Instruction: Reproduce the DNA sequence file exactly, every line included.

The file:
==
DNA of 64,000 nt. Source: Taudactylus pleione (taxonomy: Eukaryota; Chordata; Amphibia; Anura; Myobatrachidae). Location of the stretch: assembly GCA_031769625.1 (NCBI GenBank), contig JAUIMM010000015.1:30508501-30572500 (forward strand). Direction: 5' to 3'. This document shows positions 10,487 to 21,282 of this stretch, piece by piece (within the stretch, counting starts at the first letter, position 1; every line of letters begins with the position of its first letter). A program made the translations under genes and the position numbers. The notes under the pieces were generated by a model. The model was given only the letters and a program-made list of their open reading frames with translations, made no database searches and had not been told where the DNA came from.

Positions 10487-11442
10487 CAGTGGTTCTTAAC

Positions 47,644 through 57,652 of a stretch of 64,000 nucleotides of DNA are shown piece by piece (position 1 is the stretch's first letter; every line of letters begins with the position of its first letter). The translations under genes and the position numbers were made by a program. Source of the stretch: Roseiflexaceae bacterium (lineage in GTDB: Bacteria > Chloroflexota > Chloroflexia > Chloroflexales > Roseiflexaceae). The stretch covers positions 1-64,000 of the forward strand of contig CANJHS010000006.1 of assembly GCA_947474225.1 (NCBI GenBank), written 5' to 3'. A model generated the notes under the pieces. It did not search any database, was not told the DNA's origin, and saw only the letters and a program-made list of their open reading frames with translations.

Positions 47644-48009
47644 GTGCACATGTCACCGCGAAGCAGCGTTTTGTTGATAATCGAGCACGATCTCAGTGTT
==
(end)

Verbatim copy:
DNA of 64,000 nt. Source: Taudactylus pleione (taxonomy: Eukaryota; Chordata; Amphibia; Anura; Myobatrachidae). Location of the stretch: assembly GCA_031769625.1 (NCBI GenBank), contig JAUIMM010000015.1:30508501-30572500 (forward strand). Direction: 5' to 3'. This document shows positions 10,487 to 21,282 of this stretch, piece by piece (within the stretch, counting starts at the first letter, position 1; every line of letters begins with the position of its first letter). A program made the translations under genes and the position numbers. The notes under the pieces were generated by a model. The model was given only the letters and a program-made list of their open reading frames with translations, made no database searches and had not been told where the DNA came from.

Positions 10487-11442
10487 CAGTGGTTCTTAAC

Positions 47,644 through 57,652 of a stretch of 64,000 nucleotides of DNA are shown piece by piece (position 1 is the stretch's first letter; every line of letters begins with the position of its first letter). The translations under genes and the position numbers were made by a program. Source of the stretch: Roseiflexaceae bacterium (lineage in GTDB: Bacteria > Chloroflexota > Chloroflexia > Chloroflexales > Roseiflexaceae). The stretch covers positions 1-64,000 of the forward strand of contig CANJHS010000006.1 of assembly GCA_947474225.1 (NCBI GenBank), written 5' to 3'. A model generated the notes under the pieces. It did not search any database, was not told the DNA's origin, and saw only the letters and a program-made list of their open reading frames with translations.

Positions 47644-48009
47644 GTGCACATGTCACCGCGAAGCAGCGTTTTGTTGATAATCGAGCACGATCTCAGTGTT